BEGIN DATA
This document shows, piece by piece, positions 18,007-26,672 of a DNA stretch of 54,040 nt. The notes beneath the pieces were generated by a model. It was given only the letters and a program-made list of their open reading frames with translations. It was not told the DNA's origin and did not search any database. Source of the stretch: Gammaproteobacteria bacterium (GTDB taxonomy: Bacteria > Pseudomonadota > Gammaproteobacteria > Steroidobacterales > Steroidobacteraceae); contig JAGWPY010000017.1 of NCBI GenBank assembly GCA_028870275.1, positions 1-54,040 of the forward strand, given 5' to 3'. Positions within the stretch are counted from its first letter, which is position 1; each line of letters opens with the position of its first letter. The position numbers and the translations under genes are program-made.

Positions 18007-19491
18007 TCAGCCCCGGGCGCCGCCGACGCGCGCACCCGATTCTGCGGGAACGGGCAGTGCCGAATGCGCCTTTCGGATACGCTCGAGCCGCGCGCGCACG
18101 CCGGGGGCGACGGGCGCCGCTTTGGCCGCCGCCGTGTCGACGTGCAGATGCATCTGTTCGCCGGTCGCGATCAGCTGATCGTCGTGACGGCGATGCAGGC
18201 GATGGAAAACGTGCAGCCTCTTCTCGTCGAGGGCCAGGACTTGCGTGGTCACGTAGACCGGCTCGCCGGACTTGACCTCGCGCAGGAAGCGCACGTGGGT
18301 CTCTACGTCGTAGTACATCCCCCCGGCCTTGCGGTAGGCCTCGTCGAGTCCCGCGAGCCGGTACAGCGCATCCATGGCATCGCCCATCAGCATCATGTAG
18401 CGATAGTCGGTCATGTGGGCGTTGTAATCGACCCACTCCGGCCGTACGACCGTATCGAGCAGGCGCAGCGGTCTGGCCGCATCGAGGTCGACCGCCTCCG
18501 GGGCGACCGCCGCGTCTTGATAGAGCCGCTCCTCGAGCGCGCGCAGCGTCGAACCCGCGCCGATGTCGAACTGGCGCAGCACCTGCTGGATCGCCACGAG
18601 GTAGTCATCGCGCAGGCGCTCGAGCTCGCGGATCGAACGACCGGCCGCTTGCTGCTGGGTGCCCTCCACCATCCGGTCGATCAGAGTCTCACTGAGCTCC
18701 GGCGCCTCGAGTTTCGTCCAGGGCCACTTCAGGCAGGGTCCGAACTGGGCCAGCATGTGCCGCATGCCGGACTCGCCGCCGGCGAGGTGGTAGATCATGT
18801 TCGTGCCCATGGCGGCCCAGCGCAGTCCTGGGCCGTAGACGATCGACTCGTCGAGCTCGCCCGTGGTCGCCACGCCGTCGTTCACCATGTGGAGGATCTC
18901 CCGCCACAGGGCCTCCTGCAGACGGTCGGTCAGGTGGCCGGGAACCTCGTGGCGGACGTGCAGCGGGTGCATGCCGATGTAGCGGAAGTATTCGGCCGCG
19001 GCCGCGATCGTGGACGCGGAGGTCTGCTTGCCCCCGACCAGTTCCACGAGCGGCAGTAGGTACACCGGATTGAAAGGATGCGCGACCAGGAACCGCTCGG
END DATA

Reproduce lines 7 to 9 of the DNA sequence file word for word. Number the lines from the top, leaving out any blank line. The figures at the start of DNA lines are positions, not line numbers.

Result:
18401 CGATAGTCGGTCATGTGGGCGTTGTAATCGACCCACTCCGGCCGTACGACCGTATCGAGCAGGCGCAGCGGTCTGGCCGCATCGAGGTCGACCGCCTCCG
18501 GGGCGACCGCCGCGTCTTGATAGAGCCGCTCCTCGAGCGCGCGCAGCGTCGAACCCGCGCCGATGTCGAACTGGCGCAGCACCTGCTGGATCGCCACGAG
18601 GTAGTCATCGCGCAGGCGCTCGAGCTCGCGGATCGAACGACCGGCCGCTTGCTGCTGGGTGCCCTCCACCATCCGGTCGATCAGAGTCTCACTGAGCTCC